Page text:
California Educator

February/March 2023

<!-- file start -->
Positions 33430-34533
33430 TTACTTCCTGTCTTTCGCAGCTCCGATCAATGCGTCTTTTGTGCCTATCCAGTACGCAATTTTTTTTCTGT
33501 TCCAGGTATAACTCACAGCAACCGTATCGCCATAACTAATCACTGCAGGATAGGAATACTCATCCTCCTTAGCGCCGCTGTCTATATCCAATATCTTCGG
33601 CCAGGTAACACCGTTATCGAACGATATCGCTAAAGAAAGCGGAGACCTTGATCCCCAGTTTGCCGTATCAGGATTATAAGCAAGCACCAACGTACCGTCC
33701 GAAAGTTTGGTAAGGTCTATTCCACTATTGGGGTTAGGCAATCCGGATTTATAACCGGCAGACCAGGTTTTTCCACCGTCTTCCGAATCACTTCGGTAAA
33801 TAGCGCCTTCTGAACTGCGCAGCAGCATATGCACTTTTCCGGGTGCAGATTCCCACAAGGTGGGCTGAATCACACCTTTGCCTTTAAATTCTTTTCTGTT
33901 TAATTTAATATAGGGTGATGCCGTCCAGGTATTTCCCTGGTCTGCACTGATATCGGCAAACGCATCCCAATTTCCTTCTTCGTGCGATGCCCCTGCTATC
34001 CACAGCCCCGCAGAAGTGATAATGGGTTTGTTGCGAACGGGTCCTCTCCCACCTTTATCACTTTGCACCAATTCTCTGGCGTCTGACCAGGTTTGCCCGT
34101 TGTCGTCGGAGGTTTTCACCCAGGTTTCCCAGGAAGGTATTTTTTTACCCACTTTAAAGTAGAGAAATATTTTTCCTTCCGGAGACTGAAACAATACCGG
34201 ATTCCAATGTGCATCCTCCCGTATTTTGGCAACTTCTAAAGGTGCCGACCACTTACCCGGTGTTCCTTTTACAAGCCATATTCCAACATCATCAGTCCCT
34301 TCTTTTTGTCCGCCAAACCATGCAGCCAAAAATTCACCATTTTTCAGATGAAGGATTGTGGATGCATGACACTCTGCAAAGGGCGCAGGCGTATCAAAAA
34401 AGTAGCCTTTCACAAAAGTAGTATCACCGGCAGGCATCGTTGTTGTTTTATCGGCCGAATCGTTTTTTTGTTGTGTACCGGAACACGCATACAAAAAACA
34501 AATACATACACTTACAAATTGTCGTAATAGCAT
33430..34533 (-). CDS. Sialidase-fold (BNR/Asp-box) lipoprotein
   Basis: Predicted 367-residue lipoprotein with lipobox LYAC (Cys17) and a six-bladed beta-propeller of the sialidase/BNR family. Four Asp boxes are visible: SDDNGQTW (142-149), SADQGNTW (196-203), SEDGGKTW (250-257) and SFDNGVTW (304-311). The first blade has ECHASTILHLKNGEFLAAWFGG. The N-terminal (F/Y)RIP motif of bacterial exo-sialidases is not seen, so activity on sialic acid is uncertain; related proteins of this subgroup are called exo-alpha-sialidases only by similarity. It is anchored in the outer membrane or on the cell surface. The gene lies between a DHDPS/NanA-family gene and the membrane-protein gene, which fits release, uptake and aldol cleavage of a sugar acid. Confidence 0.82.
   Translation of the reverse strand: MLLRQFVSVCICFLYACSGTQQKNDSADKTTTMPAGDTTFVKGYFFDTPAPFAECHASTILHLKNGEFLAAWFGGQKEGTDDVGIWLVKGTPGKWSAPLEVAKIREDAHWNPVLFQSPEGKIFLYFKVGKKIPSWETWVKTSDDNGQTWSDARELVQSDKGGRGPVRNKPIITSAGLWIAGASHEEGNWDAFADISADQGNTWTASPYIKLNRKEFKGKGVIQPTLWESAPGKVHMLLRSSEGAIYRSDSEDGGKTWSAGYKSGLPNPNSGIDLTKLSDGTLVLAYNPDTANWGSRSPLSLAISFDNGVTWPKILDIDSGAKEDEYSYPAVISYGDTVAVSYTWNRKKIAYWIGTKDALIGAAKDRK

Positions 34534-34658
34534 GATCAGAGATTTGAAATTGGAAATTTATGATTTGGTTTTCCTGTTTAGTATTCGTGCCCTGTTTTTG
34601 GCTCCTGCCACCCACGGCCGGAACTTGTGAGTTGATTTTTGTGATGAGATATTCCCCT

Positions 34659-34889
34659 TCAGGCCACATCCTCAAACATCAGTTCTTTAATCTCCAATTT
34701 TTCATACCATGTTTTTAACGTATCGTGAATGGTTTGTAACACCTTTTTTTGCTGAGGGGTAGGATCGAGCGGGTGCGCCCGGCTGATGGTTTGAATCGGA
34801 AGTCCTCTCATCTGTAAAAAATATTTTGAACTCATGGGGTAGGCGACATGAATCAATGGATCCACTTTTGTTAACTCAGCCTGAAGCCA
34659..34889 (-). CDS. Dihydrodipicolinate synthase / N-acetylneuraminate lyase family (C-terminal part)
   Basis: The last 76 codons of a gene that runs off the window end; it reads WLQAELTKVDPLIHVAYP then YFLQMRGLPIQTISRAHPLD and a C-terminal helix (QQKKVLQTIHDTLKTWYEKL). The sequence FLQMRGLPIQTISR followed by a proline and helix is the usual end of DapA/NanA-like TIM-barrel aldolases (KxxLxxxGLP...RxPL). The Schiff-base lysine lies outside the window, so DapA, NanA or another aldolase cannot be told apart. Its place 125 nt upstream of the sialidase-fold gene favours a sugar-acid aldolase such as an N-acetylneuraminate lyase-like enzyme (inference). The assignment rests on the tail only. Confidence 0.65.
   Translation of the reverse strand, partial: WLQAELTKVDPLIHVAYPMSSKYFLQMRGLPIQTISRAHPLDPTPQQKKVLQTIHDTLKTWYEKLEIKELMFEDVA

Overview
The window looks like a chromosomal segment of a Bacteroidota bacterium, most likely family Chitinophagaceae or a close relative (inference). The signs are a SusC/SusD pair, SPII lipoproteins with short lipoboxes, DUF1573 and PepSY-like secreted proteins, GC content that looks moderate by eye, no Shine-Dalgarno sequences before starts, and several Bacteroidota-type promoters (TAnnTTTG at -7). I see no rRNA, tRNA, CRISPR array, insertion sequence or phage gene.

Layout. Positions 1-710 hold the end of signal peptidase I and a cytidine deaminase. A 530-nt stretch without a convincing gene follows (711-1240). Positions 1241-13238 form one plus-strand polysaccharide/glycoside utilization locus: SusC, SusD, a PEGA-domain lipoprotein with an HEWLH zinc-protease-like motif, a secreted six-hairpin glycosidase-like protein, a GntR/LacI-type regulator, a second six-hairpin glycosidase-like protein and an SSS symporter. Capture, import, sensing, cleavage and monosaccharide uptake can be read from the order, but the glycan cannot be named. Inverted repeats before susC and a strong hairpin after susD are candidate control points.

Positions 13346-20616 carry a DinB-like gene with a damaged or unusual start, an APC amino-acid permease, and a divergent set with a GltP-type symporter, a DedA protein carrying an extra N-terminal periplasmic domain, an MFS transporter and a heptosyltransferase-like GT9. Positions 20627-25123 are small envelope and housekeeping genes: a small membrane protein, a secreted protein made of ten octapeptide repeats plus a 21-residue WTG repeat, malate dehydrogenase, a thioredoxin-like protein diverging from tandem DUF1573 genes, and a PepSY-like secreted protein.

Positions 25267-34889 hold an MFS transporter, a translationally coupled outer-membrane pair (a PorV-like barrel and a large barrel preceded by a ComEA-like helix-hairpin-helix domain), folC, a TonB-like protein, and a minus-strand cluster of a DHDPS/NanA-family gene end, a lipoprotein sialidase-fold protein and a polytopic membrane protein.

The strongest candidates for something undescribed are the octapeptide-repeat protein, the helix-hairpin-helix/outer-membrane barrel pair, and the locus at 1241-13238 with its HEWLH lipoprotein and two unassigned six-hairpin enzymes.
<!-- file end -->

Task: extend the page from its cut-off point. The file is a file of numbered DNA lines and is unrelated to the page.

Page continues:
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S C H O O L L A Y O F F S are a difficult and, unfortunately, all-too- common feature of the spring semester. Although nobody likes thinking about reductions in force (RIFs), it's important to know the basics in order to protect your rights. Below is a summary of the rules of school layoffs and the steps that you can take to prepare and protect yourself. This summary is focused on certificated employees in K-12 (non-charter) schools and community colleges, but much of it applies sim- ilarly to classified employees. The Basics of School Layoffs If a school district faces budgetary shortfalls or declining enrollment, or if it decides to cut services, it may lay off part of its staff. But when conducting the layoff, the district must follow certain strict rules. First, layoff notices have to go out by March 15. If March 15 passes and your employer has not yet sent out a layoff notice addressed to you, that means that you cannot be laid off this year. Second, districts must follow certain rules in deciding whom to lay off. In most cases, the order of layoff must be based on credentials and qualifications; seniority dates; probationary vs. permanent status; and experience. In some circumstances, the district may also consider specialized training and education. In general, this means that once a district decides to reduce a service area, it must — with a few exceptions — first lay off the most junior probationary employees who work in that service area. So, for example, if your district decides to reduce multiple subject classes, it will lay off the most junior probationary teachers who teach in multiple subject classrooms. The district will hold a hearing before a judge, who will evaluate whether the district followed the rules in deciding whom to lay off. If the district laid off a teacher out of order — for example, by laying off a senior English teacher while retaining junior English teachers — and no exception applies, the judge will decide that the senior teacher cannot be laid off. Importantly, since the hearing takes place after March 15, it is too late for the district to correct its error by laying off the junior teachers. By attending the hearing and asserting their rights, the senior teacher will thus be able to save their own job, without endangering their junior colleagues. Many RIFs settle without the need for a hearing. If this is Steps you can take to prepare and protect yourself By Jean Shin What Educators Should Know School Layoffs: 32 Advocacy Legal Beat

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